Africa and the Middle East are traditionally linked by trade (including the slave trade) and religion (the spread of Islam) stretching back to the seventh century ad (Deegan 1996: 7–27). More relevant to our theme of regional security is that they share a long and ambiguous boundary through the Sahara across which there is significant security interaction. Both share the experience of decolonisation, with the consequence that many of them are shallow-rooted weak states. But this simply makes them part of a wider third world. A more interesting parallel is that both started their post-independence life equipped with pan-regional identity movements: pan-Africanism in Africa and pan-Arabism and pan-Islamism in the Middle East. There was substantial geographical overlap in these movements, most obviously in North Africa. But their main importance was the challenge they raised to the viability of a postcolonial state system based on national identity and sovereignty.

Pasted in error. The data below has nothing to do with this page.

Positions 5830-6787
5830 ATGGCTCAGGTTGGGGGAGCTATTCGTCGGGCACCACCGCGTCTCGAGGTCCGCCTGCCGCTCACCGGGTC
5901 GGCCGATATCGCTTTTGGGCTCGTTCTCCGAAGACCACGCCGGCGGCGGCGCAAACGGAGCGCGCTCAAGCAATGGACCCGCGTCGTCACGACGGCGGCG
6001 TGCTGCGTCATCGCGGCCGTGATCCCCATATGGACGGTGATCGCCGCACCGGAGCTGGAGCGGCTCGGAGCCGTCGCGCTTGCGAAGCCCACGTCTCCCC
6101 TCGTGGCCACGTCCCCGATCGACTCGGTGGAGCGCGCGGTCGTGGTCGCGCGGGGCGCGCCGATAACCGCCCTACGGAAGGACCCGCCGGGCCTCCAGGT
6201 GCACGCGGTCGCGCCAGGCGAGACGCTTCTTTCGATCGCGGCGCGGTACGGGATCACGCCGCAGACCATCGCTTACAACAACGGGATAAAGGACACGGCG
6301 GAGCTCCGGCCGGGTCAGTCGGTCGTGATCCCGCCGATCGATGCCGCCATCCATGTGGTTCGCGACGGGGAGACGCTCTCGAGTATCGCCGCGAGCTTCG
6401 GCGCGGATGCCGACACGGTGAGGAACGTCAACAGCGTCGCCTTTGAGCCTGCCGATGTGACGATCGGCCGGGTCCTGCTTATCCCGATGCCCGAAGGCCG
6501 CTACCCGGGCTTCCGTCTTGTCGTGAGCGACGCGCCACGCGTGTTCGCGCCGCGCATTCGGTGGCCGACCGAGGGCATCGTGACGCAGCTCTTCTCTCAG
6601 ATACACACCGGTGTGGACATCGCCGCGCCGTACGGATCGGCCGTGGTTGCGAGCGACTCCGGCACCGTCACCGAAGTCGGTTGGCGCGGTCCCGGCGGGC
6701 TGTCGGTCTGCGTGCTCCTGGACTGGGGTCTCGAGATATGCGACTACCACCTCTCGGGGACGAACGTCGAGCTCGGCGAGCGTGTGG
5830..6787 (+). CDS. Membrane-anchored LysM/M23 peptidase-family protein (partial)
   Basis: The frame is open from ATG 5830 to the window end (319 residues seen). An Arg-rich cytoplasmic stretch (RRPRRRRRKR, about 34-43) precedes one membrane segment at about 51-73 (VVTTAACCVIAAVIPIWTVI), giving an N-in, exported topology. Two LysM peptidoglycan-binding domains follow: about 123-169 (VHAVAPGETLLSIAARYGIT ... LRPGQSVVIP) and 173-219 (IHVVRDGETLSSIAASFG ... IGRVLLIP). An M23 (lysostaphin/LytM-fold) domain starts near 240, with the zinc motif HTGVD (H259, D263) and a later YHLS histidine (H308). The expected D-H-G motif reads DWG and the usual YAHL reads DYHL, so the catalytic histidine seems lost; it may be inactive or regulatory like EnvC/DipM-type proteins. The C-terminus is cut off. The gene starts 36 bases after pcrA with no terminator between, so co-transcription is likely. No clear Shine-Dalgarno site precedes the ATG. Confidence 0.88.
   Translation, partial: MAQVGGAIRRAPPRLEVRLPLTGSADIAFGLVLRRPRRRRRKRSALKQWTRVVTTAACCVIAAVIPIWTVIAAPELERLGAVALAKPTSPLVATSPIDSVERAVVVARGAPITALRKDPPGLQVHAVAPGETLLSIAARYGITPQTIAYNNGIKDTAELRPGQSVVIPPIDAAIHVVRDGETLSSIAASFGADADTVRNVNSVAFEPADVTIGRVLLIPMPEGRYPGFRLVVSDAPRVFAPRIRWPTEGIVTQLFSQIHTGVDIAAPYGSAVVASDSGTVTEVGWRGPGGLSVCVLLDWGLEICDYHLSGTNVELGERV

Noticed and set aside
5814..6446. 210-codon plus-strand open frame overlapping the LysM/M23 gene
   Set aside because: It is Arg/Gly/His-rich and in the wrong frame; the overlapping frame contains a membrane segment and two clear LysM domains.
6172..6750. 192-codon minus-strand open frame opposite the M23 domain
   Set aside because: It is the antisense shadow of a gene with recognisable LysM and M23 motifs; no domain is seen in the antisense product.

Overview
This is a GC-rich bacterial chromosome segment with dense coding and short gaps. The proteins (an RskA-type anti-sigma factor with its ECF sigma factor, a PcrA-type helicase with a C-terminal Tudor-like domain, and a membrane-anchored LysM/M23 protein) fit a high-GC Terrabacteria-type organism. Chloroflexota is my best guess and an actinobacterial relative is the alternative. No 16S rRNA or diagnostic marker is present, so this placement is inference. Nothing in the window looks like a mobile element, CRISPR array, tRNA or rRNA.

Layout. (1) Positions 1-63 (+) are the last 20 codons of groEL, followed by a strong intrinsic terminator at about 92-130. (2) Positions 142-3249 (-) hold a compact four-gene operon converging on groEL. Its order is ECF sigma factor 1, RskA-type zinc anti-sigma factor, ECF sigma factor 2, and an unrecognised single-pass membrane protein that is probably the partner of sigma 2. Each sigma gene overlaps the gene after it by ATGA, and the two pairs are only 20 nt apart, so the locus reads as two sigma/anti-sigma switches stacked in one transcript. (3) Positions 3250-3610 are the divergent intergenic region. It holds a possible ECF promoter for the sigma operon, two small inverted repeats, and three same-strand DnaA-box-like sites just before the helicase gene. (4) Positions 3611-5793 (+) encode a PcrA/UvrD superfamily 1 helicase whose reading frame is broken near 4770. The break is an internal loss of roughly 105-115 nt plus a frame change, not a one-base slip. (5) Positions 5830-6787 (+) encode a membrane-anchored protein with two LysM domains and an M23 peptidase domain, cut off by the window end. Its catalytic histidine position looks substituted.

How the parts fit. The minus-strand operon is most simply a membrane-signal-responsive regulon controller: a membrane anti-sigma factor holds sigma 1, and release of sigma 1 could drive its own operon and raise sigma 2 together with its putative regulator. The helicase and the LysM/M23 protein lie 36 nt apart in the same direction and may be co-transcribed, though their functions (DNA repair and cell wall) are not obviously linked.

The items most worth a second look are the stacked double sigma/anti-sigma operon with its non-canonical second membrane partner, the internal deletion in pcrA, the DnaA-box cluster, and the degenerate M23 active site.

Into this brew of an imposed Westphalian system and pan-regional identities one has to add Krause's (1996: 324–7, 335–42) idea that many postcolonial states escaped from the European process of state development sketched out by Tilly (1990; also Howard 1976) in which the demands of military competition and war fed back into the creation of bureaucratic, then national, and finally democratic states. In this model, the state needed to raise revenue by taxing its population, which gave it an interest in economic development and required it to develop ways of relating to its population in a long-term and stable manner. In both Africa and the Middle East this link between military challenge and state development has not functioned. It has been broken by the presence of a strong international society which supports postcolonial states with a system of juridical sovereignty (more on this in the Africa chapter), and enables regimes, and even nonstate actors, to finance military power